A show that used science fiction as an allegory to deal with some of the most pressing social issues of its day, such as why people are total bastards.
In 1924, the most badass television personality to ever co-star with a spinning hypnowheel was born. He served as a US Army paratrooper and demolition specialist in World War II, and was awarded the Purple Heart and the Bronze Star.
Because war is apparently, like, traumatic or something, Rod Serling suffered from nightmares and flashbacks after returning home. He'd been especially affected by one particular event--seeing his best friend crushed to death by a supply crate. That's right, a supply crate. Meaning something that was meant to sustain the lives of soldiers like this friend ended up horribly killing him, while Rod Serling watched. Do you think this man was qualified to write ironic twists?
If this man shows up in your living room, some freaky shit is about to happen.
In 1951, Rod Serling started to write for television. He did scripts for several television series, including the then-new anthology program The Hallmark Hall of Fame, as well as series that started out as radio programs, like Lux Video Theater and Suspense. Requiem for a Heavyweight, an episode he wrote for Playhouse 90 is still considered a classic of dramatic television writing. But Serling was frustrated with his editors. Political references were often taken out, the ethnicities of characters were changed and basically anything that might make a wealthy industrialist's monocle fly off into his tea was removed. He decided to work around this by starting his own television show, a science fiction program that he hoped would be less vulnerable to censorship. You'd be amazed what you can get away with when you replace minorities with robots and foreigners with space aliens. (Besides Futurama.)
Burgess Meredith on a good day.
The Twilight Zone ran for five seasons, each episode beginning with Rod Serling's introduction of the audience to another dimension that was like our own but with monsters and aliens and smoking in hospitals. Each episode focused on different people who fell victim to the supernatural, alien or unexplained, which would usually coax out some kind of social or political message or just a look at human psychology in extreme circumstances. It was progressive in several ways, with many positive female characters.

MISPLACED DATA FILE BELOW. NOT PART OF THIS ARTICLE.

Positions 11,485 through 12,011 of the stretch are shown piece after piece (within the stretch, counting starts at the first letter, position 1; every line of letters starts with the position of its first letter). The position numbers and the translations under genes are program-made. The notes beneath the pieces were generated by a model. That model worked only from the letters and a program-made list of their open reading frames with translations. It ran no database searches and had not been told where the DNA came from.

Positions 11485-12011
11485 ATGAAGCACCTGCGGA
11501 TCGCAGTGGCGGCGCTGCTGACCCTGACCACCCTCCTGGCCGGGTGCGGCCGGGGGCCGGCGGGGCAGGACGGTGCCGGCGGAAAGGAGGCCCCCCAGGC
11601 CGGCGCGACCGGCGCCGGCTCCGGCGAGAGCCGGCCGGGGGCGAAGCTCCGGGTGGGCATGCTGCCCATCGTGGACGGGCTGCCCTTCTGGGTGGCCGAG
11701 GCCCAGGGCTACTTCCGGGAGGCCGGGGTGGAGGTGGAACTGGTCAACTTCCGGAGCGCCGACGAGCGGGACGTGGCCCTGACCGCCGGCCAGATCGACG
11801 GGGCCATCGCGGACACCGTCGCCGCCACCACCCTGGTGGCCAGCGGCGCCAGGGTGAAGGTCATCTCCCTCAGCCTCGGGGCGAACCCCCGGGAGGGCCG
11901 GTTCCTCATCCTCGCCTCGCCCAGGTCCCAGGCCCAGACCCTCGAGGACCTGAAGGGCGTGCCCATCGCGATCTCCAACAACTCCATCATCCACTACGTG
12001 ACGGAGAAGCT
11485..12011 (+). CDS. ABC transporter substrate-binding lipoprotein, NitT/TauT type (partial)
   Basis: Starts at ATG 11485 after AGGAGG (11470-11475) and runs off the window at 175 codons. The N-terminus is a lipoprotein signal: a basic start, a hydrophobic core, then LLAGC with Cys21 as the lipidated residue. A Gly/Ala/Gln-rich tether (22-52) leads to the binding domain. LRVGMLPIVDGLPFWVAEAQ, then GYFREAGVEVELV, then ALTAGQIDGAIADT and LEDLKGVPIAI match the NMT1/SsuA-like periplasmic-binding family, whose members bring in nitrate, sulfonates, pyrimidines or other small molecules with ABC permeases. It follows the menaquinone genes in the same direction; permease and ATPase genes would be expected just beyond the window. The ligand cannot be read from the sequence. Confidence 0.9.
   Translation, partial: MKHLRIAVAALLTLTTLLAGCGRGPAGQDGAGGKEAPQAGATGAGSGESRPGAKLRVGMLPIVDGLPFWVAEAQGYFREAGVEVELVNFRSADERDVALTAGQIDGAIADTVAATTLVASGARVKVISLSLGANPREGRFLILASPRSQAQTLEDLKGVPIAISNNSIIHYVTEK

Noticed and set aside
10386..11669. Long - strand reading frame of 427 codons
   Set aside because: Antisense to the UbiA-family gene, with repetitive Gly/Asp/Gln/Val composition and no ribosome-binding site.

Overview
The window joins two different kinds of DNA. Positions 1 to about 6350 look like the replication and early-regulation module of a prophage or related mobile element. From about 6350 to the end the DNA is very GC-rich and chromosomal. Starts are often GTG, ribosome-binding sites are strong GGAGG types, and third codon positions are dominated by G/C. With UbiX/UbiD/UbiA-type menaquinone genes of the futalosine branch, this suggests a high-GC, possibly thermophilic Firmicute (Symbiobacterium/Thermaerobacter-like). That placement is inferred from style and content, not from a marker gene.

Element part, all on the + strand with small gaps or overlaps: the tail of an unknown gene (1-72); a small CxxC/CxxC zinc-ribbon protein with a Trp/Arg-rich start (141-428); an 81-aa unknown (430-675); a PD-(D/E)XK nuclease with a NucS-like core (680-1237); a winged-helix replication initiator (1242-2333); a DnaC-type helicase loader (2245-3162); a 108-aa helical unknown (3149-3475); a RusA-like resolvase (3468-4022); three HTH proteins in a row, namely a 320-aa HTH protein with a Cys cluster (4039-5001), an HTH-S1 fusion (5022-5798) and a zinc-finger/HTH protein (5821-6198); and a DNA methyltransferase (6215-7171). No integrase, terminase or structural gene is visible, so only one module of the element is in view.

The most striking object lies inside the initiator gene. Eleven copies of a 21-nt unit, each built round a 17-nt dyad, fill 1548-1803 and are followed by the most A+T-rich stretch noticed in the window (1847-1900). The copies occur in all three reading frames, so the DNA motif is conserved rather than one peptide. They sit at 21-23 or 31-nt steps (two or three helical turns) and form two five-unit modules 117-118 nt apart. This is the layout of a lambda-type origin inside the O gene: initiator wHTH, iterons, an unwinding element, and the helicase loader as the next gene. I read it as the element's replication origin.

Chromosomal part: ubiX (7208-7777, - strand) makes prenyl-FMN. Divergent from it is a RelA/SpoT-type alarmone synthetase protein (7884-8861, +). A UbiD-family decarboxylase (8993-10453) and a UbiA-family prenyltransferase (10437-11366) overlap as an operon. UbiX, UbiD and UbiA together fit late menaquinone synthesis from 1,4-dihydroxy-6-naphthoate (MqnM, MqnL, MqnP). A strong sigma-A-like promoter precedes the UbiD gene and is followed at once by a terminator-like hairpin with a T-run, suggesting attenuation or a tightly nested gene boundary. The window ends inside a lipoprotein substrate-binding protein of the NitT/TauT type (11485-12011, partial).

In addition to Rod Serling, it had such acclaimed writers as Richard Matheson (most famous for the novel I Am Legend) and Charles Beaumont. Willaim Shatner, Robert Redford, Burt Reynolds, Robert Duvall, Dennis Hopper, Carol Burnett, James Coburn, Charles Bronson, Lee Marvin, Peter Falk and Bill Mumy were all featured in an episode of the Twilight Zone before they became big stars, indicating that the series itself probably had magical fame-powder sprinkled on it. Either that, or all those episodes involving a deal with the devil were documentaries.
With very, very few exceptions, each episode would start the same way. The characters would be introduced, and they would walk around and interact long enough for the audience to get an idea of their situation, possibly with a voice over adding important details (i.e., is this the future?) Then, something strange would happen, introducing the major conflict of the episode. The camera pans to Rod Serling, who just happened to be sitting nearby, smoking a cigarette and monologuing. He does that.
The remarkable thing about the Twilight Zone is not how subtle and seamlessly inserted the messages are. It's how heavy-handedly the messages are shoved in our faces, and yet somehow, we don't mind. No matter how much the audience feels we're being preached at, we're still drawn in by the events of the episode.
SPOILER: NAZIS ARE BAD
Pretty much any conversation about the Twilight Zone follows this format:
Someone: Remember that one with the Strange Object/Devil/Aliens Who Look Like Humans/Premonitions?
Someone Else: You mean, where Actor's Name is an Astronaut/Nazi/Salesman/Soldier/Little Girl who finds this Creepy Person/Small Town/Planet/Stopwatch, but it's really The Future/The Past/The Afterlife/His Comeuppance?
Someone: Yeah, and at the end you find out The Protagonist/The Doll/The Devil was Aliens/Humans/The Devil Again/Racism all along? Man, that was great.
A lot of Twilight Zone episodes have stuck in our shared cultural hive mind, finding their way into everything from parodies to homage to unashamed plagiarism. Because so many of them had memorable twist endings, many can be described as "the one where Blank turns out to be Blank."Just as often, though, an episode might twist or deliberately avoid the expected formula.